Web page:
Pot Culture Goes Pop: 2017's High Points of Art and Entertainment
A stoned, biased, and totally arbitrary round-up of some of our favorite cannabis-friendly culture from this last trip around the sun.
Published on December 22, 2017

Lead photo by Molly Adams

Even if 2017 doesn't count as the first year that weed "broke" in the mainstream, the past 12 months have seen cannabis continue to infuse and uplift popular culture like never before. This is all dope because, really, in 2017, we've needed pot-pumped pastimes and inspiration (along with pot itself, of course) like never before.

So looking back, and lighting up, here are MERRY JANE's picks for delectably dank, stoner-friendly pop culture from 2017. It's by no means a comprehensive list of everything we loved and blazed along to, but you know what? We're potheads, and you can only shout-out so many other weed-friendly things before you get distracted and start re-consuming it all. Cheers, and thanks for the good times, you brilliant artists and creatives!


Baby Driver (2017)
Director: Edgar Wright
Cast:  Jamie Foxx, Kevin Spacey

While there's no explicit cannabis consumption on-screen, Baby Driver's one-of-a-kind hybrid strain of high-octane action, genre-sampling music numbers, and off-the-wall, out-of-nowhere brutal comedy is clearly this year's stoner classic to be watched and re-watched endlessly at home between bong hits.

Blade Runner 2049 (2017)
Director: Denis Villeneuve
Cast: Ryan Gosling, Ana de Armas, Harrison Ford

In 1982, the Ridley Scott-directed sci-fi vision of wonder Blade Runner landed with a clunk on the general public. It was up to stoners, then, to discover and devour the original apocalyptic parable about the very real consequences of artificial intelligence — and we did. Blade Runner is not just a pass-the-bong rite of passage for smokers, it's a beloved classic overall.

35 years later, it looks like it's up to Nug Nation to perform the same service for director Denis Villenueve's eminently worthy (and weed-ready) sequel. Harrison Ford returns as Deckard, the hunter of rogue "replicant" robots who struggles with his own (and everyone else's) humanity. Blade Runner 2049 really belongs to Ryan Gosling as replicant Agent K — a complex hero whose even more complex (and visually magnificent) explorations you'll definitely want to experience in the company of a fat-packed Agent J.

Grow House (2017)
Director: DJ Pooh
Cast: Snoop Dogg, Malcolm McDowell, DeRay Davis

Goofy, likable, low-down stoner comedy from the co-creator of "Friday" (with Snoop as himself) allowed enterprising potheads to turn his Bel Air mansion into the object of the title. Full of other funny people: Faizon Love, George Wallace, Martin Starr, and Charlamagne tha God as Black Jesus.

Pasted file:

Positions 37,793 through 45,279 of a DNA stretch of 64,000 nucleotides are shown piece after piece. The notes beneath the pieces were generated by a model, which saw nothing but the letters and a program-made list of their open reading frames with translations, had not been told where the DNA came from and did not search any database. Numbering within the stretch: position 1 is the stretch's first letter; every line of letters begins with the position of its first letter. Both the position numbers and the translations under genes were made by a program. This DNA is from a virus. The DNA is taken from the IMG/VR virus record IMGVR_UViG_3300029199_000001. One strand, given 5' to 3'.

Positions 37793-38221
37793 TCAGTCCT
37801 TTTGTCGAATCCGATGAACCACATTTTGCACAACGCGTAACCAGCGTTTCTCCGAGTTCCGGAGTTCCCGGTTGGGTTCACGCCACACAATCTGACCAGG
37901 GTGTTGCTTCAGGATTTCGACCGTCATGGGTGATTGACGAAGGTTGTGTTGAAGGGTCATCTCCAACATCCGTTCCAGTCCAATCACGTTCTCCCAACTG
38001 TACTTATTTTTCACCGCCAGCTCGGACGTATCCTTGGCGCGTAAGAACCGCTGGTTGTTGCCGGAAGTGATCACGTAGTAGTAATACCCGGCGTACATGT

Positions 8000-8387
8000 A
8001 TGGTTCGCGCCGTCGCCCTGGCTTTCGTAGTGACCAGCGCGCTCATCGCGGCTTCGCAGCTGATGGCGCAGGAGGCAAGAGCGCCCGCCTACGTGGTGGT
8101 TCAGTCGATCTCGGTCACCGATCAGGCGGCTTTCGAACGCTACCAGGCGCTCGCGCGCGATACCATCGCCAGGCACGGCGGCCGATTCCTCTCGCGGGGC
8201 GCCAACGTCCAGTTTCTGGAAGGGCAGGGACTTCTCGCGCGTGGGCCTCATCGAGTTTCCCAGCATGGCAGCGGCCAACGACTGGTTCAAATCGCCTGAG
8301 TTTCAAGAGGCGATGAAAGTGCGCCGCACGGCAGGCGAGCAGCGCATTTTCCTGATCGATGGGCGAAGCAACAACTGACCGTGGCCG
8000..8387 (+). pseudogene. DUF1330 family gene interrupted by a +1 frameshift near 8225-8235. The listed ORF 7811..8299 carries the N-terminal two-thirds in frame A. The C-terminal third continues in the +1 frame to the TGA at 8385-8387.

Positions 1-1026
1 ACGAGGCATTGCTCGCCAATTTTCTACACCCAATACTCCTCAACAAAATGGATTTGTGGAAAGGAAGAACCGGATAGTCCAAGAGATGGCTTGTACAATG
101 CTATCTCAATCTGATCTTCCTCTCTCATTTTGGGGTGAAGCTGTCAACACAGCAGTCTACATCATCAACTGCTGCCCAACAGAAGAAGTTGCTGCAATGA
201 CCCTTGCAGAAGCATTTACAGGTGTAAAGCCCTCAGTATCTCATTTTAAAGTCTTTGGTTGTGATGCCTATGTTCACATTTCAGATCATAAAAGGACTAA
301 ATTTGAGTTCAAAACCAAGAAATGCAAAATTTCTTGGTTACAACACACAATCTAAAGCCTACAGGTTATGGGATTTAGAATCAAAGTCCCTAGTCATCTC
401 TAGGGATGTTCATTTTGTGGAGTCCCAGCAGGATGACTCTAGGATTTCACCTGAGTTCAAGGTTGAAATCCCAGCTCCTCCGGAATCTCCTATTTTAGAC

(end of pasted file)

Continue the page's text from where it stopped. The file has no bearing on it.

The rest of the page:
Mother! (2017)
Director: Darren Aronofsky
Cast: Jennifer Lawrence, Javier Bardem, Michelle Pfeiffer

Like most hallucinatory indulgences, Mother! is the very definition of a "divisive" experience — many despised it, some hailed it as genius, all involved should definitely smoke up to watch it before issuing their final opinion.

Darren Arofsky (Pi, Requiem for a Dream, Black Swan) whips up an operatic, symbol-packed parable regarding Javier Bardem as Him (aka God), Jennifer Lawrence as Mother (as in Nature) and the havoc humanity continually unleashes on the couple's best-intended creation (brace yourself for cinema's ultimate freak-out regarding the very notion of "eating the body of Christ").

Maybe you'll love Mother! Maybe you'll hate it. Just watch it high and appreciate the film's overall weirdness — not the least element of which is that Aronofsky and his team snuck a modern equivalent of Jean-Luc Godard's Weekend (1967) or David Lynch's Eraserhead (1977) into 2017 multiplexes.

Thor: Ragnarok (2017)
Director: Taika Waititi
Cast: Chris Hemsworth, Mark Ruffalo, Cate Blanchett

What the past couple of years have lacked in terms of huge-hit stoner buddy comedies — on the order of Friday (1995) or Pineapple Express (2008) — Thor: Ragnarok makes things right by way of the modern superhero blockbuster.

Although nobody openly indulges in intoxicants on screen, the epic slapstick and smart/dumb fun affection between Thor (Chris Hemsworth) and The Hulk (Mark Ruffalo) — even with all the standard CGI overkill and sense-pummeling battle scenes tossed in — is clearly rooted in the lovably lit likes of Cheech and Chong.

Light a doob in thanks to writer-director Taika Waititi (What We Do in the Shadows) for bringing fresh, fun, and funny marijuana sensibilities to the Marvel factory.


Highland: Thailand's Marijuana Awakening (2017)
Watch It: Netflix

The three-part Netflix documentary series Highland chronicles Thailand's brutal history and evolving present when it comes to weed — as well as the larger state of cannabis culture throughout Southeast Asia. It's loaded with facts — some frightening, some hopeful, all thought-provoking (particularly after a few puffs).

Finding Joseph I: The HR From Bad Brains Documentary (2017)
Director: James Lathos

Finding Joseph I takes us way up-close and vulnerably personal with HR, the definitive front man of Bad Brains, the greatest hardcore Rasta punk-metal-reggae-dub band to ever rock.

No one beside HR could have possibly piloted Bad Brains to their cosmic (and in-every-other sense) highs, and Finding Joseph I exposes us to his mysteries while letting us puzzle, awestruck, over what we find.